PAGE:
Now, they’re using this Mergenthaler Linotron 202, which was an interesting machine. Very high quality typesetter, apparently, but rather lacking in documentation. It had a proprietary font format, that Kernighan and colleagues reverse engineered. Ken Thompson, a pioneer of computer chess, contributed a chess board and pieces to the font set, which is kind of lovely.

The C Programming Language, 2nd Edition

The book was typeset (pic|tbl|eqn|troff -ms) in Times Roman and Courier by the authors, using an Autologic APS-5 phototypesetter and a DEC VAX 8550 running the 9th Edition of the UNIX operating system.

1988 now, and look, now we have a shell pipeline - pic|tbl|eqn|troff -ms. troff is the typesetting program, originally written by Joe Ossanna in the PDP-11 assembly and then in C. Ossanna unfortunately died quite young, and development of troff was taken over by Kernighan, Lorinda Cherry, Mike Lesk, and others. pic, tbl, and eqn are troff preprocessors, providing markup for line drawings, tabular data, and equations & formulae respectively.

The Practice of Programming

This book was typeset (grap|pic|tbl|eqn|troff -mpm) in Times New Roman and Lucida Sans Typewriter by the authors.

Big jump forward now to 1998. Kernighan’s about to head off to teach at Princeton. The Practice of Programming, cowritten with Rob Pike, is another terrific book. Now, look, we can do this on commodity hardware. We don’t need to say what the typesetter was - it’s not important anymore. Kernighan has popped another little troff preprocessor into his pipeline, grap, which provides a language for typesetting graphs.

UNIX - A History and a Memoir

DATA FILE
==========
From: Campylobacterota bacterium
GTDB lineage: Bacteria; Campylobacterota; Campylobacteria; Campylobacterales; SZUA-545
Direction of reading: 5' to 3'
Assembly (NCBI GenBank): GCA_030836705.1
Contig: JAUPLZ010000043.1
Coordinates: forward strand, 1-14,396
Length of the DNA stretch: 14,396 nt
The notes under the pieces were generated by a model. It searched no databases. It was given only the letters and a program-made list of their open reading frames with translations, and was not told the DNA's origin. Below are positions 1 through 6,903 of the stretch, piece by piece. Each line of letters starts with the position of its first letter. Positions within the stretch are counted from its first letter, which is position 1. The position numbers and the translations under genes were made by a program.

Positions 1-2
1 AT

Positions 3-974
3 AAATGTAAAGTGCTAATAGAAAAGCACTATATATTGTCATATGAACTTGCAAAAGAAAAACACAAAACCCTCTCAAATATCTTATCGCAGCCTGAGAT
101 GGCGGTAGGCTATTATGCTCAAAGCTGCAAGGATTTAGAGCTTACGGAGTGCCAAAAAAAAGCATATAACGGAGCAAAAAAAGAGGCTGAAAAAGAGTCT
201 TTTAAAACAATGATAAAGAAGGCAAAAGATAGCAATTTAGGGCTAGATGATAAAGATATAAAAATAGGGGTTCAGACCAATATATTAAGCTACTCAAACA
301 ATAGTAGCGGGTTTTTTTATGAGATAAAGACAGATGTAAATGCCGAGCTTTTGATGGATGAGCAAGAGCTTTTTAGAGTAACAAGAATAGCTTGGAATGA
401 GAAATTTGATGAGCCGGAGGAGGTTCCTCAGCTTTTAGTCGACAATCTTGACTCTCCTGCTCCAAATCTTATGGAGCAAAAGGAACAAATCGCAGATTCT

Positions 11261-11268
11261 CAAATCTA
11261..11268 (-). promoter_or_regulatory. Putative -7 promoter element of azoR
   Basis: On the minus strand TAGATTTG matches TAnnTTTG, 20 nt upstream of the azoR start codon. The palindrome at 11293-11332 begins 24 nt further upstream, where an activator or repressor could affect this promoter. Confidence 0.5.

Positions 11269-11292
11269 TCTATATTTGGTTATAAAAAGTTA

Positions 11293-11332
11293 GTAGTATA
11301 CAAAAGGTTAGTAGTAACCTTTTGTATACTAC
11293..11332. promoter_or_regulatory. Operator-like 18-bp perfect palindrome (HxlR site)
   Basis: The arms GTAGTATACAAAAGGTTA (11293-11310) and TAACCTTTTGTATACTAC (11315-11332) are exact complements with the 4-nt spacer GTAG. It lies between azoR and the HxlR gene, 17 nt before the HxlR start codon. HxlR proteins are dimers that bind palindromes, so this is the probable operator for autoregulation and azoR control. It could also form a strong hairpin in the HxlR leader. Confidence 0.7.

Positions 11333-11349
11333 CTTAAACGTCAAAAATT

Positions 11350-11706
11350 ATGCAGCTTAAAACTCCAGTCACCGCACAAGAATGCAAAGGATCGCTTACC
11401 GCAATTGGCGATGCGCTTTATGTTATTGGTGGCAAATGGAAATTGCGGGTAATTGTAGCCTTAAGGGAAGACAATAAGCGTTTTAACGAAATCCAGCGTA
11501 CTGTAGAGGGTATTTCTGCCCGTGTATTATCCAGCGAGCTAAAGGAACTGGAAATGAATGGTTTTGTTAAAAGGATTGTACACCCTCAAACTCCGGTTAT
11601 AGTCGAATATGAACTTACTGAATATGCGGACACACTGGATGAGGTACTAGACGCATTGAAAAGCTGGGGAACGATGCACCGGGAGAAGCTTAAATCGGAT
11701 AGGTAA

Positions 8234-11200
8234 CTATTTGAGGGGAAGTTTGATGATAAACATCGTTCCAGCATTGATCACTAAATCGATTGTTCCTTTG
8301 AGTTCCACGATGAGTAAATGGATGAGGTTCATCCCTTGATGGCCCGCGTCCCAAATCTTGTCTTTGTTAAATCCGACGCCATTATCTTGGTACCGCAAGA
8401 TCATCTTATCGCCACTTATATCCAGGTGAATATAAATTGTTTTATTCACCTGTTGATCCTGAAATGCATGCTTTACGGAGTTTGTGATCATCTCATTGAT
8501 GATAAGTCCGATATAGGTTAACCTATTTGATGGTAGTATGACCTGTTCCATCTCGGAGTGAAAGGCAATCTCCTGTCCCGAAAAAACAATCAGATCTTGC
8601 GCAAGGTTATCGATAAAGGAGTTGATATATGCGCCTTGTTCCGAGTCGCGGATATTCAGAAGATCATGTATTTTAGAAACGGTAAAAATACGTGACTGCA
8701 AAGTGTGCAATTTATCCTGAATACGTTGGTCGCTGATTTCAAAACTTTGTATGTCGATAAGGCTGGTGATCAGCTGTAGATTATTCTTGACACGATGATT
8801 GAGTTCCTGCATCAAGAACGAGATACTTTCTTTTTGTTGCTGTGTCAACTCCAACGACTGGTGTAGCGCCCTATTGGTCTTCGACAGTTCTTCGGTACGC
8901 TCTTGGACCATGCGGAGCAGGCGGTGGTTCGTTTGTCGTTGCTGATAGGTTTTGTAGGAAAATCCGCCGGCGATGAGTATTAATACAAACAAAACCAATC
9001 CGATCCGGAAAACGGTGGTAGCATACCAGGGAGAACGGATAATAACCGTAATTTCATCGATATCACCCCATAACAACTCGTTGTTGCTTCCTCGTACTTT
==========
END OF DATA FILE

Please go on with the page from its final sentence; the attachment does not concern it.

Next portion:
Camera-ready copy for this book was produced by the author in Times Roman and Helvetica, using groff, ghostscript, and other open source Unix tools.

Leap forward another twenty years, to 2020, and this book UNIX - A History and a Memoir, which is just delightful. Kernighan did this on his laptop. He’s now using groff, which the GNU troff replacement originally developed by James Clark[3] He’s using ghostscript, the free postscript renderer, and "other open source Unix tools". Hmm, for "other open source Unix tools" we can read "Linux". He’s travelled that journey from proprietary Unix back then, to free software now.

The AWK Programming Language

This book was formatted by the authors in Times Roman, Courier and Helvetica, using Groff, Ghostscript and other open source Unix tools.

Just at the end of last year, Kernighan published The AWK Programming Language 2nd Edition. This is a big update to a book first published in 1988, about a language first developed in 1977, prompted, in part, by the fact that a man in his 80s decided to put full Unicode support into a 40 year old programming.

What a gangster.

Brian Kernighan, with his feet up on the desk

Ossana and Kernighan’s Troff User’s Manual does not say how it was typeset.

A blot on an otherwise exemplary career.


1. ACCU’s lightning talks are 5 minutes long, with a hard deadline. Overrun, and the mic gets cut and you’re gonged off the stage. Some lightning talks are highly technical, some are responses to conference sessions, quite a lot of them are just plain fun.
2. A name, if not necessarily a spelling, coined by Kernighan.
3. Clark is another titan of text processing who’s worked on SGML, XML, the Expat parser, and more.

Tagged brian-kernighan, typesetting, accu-conference, and talk


Jez Higgins

Freelance software grandad
software created
extended or repaired

Follow me on Mastodon
Applications, Libraries, Code
Talks & Presentations

Hire me
Contact

Older posts are available in the archive or through tags.

Feed